On UGA’s execution and how Georgia measures them on a day-to-day basis… 

“It’s a measurement, we call it playing clean and taking MA’s, mental assignments, and we miss assignments, and we chart those. You try to count one player. If you have ten one day, and he goes down to nine or eight—typically earlier in the week when we are installing things—they are higher. They go down as the week goes on, that’s the only quantitative measure we have is the ability to chart that and see if we can reduce that. Each game is different because you can’t run the same plays in our conference and expect to be successful. You have to be able to window dress, eye-candy, move people around and try to take advantage of the defense. When you do that you create missed assignments for them and you. If we could just line up static and beat people it would be a lot easier.”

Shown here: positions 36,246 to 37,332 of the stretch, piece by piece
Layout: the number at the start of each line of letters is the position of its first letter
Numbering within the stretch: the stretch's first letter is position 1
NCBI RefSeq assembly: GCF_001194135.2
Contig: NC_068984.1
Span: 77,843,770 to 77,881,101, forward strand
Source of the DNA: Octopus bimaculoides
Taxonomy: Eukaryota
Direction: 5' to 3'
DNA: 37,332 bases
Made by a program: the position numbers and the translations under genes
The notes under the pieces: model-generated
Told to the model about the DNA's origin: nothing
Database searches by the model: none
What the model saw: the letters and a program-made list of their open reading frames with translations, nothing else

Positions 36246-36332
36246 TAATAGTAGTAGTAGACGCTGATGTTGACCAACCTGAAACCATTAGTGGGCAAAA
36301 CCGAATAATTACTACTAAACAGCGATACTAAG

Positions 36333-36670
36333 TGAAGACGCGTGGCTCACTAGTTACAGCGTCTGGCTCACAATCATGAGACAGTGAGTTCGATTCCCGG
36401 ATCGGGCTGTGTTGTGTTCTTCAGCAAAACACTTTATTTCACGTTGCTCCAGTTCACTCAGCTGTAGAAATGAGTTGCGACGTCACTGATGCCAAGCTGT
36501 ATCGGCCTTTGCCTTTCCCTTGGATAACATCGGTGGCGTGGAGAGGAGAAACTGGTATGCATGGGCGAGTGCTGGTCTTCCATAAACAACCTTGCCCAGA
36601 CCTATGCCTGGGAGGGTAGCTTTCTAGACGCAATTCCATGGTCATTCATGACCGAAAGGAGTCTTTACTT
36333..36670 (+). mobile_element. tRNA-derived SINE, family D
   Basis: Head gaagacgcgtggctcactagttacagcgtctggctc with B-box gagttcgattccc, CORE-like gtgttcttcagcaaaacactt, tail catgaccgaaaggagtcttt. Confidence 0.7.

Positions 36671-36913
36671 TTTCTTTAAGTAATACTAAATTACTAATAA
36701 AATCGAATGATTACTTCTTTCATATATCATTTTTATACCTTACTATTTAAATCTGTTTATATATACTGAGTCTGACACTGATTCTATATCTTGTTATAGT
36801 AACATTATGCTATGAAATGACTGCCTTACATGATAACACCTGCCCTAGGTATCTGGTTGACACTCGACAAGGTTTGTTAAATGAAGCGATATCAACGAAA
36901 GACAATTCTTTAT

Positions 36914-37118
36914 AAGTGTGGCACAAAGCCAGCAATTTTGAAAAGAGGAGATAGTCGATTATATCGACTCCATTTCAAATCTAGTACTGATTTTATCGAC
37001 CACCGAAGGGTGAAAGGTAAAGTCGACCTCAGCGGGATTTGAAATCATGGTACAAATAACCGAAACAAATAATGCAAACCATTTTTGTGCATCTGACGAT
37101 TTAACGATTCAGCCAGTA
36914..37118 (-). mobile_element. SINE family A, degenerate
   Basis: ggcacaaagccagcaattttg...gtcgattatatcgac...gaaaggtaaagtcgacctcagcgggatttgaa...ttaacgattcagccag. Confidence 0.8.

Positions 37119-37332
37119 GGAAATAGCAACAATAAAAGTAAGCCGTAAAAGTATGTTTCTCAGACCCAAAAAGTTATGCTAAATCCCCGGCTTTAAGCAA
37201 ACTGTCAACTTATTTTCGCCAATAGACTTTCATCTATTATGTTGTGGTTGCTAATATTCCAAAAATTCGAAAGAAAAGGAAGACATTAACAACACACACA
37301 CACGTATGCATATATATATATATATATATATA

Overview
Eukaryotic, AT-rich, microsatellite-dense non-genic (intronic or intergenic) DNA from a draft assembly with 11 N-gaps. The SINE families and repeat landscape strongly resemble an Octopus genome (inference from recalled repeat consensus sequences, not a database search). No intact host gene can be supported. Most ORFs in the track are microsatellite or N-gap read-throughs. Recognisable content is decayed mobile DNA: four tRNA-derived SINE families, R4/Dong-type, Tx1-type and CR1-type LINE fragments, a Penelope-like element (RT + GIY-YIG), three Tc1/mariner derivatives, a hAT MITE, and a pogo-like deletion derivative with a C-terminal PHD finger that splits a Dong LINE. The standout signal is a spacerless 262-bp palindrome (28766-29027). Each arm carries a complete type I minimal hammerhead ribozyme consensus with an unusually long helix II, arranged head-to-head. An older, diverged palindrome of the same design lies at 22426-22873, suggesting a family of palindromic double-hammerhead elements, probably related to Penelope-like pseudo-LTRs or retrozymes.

On whether Ole Miss’ offensive performance against Alabama encourages him in terms of what UGA’s offense could do against Alabama…

“I am not into comparisons Chip, to be honest with you. We are not Ole Miss. We don’t run the same offense. I think Ole Miss did a tremendous job, and I think if you watch Ole Miss’ tape and you actually watched the previous two games, there is a lot Ole Miss did that other teams did. It’s a copycat profession. It’s a copycat league. Lane [Kiffin] does a really good job scheming things. He understands what defenses are trying to do especially that defense. He was able to take advantage of those things with a really athletic quarterback. A lot of it had to do with tempo. You create sloppy play when you go tempo. That is no offense to Ole Miss, that’s no offense to Alabama. I see it with us. If somebody goes tempo it gets really sloppy. At times, offensively, we have gone tempo and it gets really sloppy. I think you just have to be aware that that can happen, and you have to what you can do and do what your team and your quarterback allows you do to.”